Deborah Levine is an award-winning, best-selling author of 14 books. As Editor of the American Diversity Report, she received the 2013 Champion of Diversity Award from diversitybusiness.com and the Excellence Award from the Tennessee Economic Council on Women. Her writing about cultural diversity spans decades with articles published in The American Journal of Community Psychology, Journal of Public Management & Social Policy, The Bermudian Magazine, and The Harvard Divinity School Bulletin. She earned a National Press Association Award, was a Blogger with The Huffington Post, and is featured on C-Span/ BookTV.
The musical neuro communication with Ravi Shankar ended with his deep bow. The burst of applause was startling after the stillness, as was the quick dash of movement to the bathrooms. I turned to Cousin Sam, thanked him, and started to put on my coat. Sam didn’t move, ”We should stay for the next act.” I whined at that, “I’m tired and it’s a long schlep back to campus on the bus.” “Trust me. We should stay,” he said softly, but firmly. And so, mildly kvetching (complaining in Yiddish), I was still seated when the curtain re-opened.
My cousin Sam and I escaped our Harvard dorms and were about to experience neuro communication as we headed out to a Ravi Shankar concert in a small neighborhood theater in Boston. I was just seventeen, you know what I mean, and it was frostbite territory standing at the bus stop in Cambridge, Mass. Freezing almost took my mind off of being homesick for my family back in New York. Overcome with loneliness, I needed an attitude adjustment and Sam insisted on some music therapy. He thought that classical sitar music from India would distract and soothe – reboot my brain. I wondered why we were the only Harvard students who ‘d come to hear this relatively unknown musician from India. But it was the sixties and Shankar hadn’t yet been labeled by The Beatles’ George Harrison as “the godfather of world music”.
Dr. Nwoye is an educator and inclusion specialist. As the president of Diversity Frontier, he focuses on unconscious bias and diversity policies & practices that work. Dr. Nwoye has contributed more than 50 articles with focus on tackling social issues such as achievement gaps, race, and gender among others. He served as the Director of Multicultural Education at Illinois State University and as chief investigator on discriminatory issues. Dr.Nwoye is the author of three books. His most recent one which is the focus of this podcast. (Click for Amazon)Cultivating a Belief System for Peace, Equity and Social Justice For All.
CLICK below to hear Dr. Nwoye’s podcast about his new book…
“As we gather together at this exploration & celebration of our cultural diversity, let us ask for the blessing of our Creator who has placed us all on this precious planet. Let us give thanks for our shared hope for a future where we can harmonize, not homogenize, the intersection of race, ethnicity, religion, generation, and genders represented in this room.” That’s how I began my invocation prayer for Chattanooga’s Chamber of Commerce Diversify Summit. The luncheon at the Convention Center was packed with every generation, from grey-haired sages to newborn infants with their moms. Attendees represented corporations, small businesses, universities and colleges, nonprofits, networking groups, media, and municipal agencies.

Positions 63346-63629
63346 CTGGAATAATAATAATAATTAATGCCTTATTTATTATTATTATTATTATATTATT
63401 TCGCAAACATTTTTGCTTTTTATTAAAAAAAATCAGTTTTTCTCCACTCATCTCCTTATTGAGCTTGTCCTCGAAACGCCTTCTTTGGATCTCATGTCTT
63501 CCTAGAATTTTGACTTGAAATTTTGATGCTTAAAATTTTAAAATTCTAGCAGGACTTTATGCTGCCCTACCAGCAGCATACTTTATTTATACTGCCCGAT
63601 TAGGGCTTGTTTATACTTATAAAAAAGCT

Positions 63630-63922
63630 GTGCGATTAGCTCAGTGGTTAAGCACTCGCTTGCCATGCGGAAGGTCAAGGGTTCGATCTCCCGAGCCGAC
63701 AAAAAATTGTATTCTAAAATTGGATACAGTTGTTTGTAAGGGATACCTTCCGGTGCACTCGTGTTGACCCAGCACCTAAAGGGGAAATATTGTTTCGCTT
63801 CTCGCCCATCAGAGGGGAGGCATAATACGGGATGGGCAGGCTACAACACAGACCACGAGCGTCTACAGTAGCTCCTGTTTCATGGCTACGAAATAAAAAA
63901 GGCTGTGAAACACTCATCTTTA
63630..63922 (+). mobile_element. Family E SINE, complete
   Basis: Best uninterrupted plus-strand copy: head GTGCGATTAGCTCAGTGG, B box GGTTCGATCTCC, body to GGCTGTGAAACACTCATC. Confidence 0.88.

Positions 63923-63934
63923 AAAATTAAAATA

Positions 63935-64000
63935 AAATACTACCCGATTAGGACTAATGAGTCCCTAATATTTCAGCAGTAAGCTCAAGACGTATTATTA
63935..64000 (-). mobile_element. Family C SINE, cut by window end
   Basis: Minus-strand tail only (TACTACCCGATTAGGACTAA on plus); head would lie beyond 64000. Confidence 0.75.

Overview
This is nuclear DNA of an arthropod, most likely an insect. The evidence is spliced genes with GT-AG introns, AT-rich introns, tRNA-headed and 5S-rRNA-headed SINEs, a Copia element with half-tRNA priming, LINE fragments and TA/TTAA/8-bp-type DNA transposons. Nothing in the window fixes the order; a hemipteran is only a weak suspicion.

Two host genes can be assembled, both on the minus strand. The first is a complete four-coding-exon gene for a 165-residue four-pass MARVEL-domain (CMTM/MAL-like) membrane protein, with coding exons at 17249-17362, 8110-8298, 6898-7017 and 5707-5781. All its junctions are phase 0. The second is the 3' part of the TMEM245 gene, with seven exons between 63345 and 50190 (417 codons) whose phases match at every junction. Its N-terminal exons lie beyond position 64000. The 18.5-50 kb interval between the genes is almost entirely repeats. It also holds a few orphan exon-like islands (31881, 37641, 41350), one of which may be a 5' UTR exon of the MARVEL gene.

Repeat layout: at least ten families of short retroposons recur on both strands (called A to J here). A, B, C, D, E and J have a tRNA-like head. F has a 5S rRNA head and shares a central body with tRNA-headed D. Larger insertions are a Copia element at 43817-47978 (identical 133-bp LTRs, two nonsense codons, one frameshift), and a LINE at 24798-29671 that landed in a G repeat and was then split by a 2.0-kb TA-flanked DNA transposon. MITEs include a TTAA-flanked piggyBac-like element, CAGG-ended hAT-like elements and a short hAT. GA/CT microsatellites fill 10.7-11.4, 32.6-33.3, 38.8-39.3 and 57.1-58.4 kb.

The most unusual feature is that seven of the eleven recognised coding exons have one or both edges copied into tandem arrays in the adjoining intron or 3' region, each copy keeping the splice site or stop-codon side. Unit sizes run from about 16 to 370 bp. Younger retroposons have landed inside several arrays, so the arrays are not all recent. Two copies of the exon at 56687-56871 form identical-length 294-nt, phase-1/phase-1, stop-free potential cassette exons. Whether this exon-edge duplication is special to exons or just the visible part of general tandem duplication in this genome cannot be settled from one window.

With a degree in psychology and master’s in screen writing, Selene Calloni Williams has authored several International best-selling books and documentaries. Her focus is on psychology, deep ecology, shamanism, yoga, philosophy, and anthropology. As a direct student of James Hillman, she studied and practiced Buddhist meditation in the hermitages of the forests of Sri Lanka, and is an initiate of Shamanic Tantric Yoga. She is the founder and the director of the Imaginal Academy Institute Switzerland.
I hate the idea of abortion. I hate everything about it and I know I have plenty of company. No one has warm fuzzy thoughts about abortion. Whether you’re pro or anti-abortion, the term evokes pain and suffering as well as sorrow and mourning, Abortion has been a political football for as long as I remember, but the game has become more intense than ever.
Abortion was just a whisper in high school back in the sixties when a friend got pregnant at sixteen. She had the baby, dropped out of school, and never returned. It wasn’t an uncommon story since Roe vs. Wade didn’t became law until 1973. Birth control pills weren’t even a whisper because while legal in 1965, it was only for married couples. Unmarried women weren’t allowed to purchase birth control until 1972, another seven years.
Presentation by Deborah Levine for young Rotarians – aspiring leaders in the Philippines. Hear her words of wisdom and sage advice as she connects the art of leadership with the art of writing. Want to write and brand yourself? See her workbook Write that Book! Tell that Story!
As a former banker, with grad studies in behavioral psychology, Pam Teagarden works from the intersection of business and behaviors. She developed AI models of ‘Inclusive Diversity’ using cutting-edge systems information to provide performance-based measures of effective inclusion, linking diverse workforces directly to increasing competitive advantage and to sustainable high levels of employee engagement.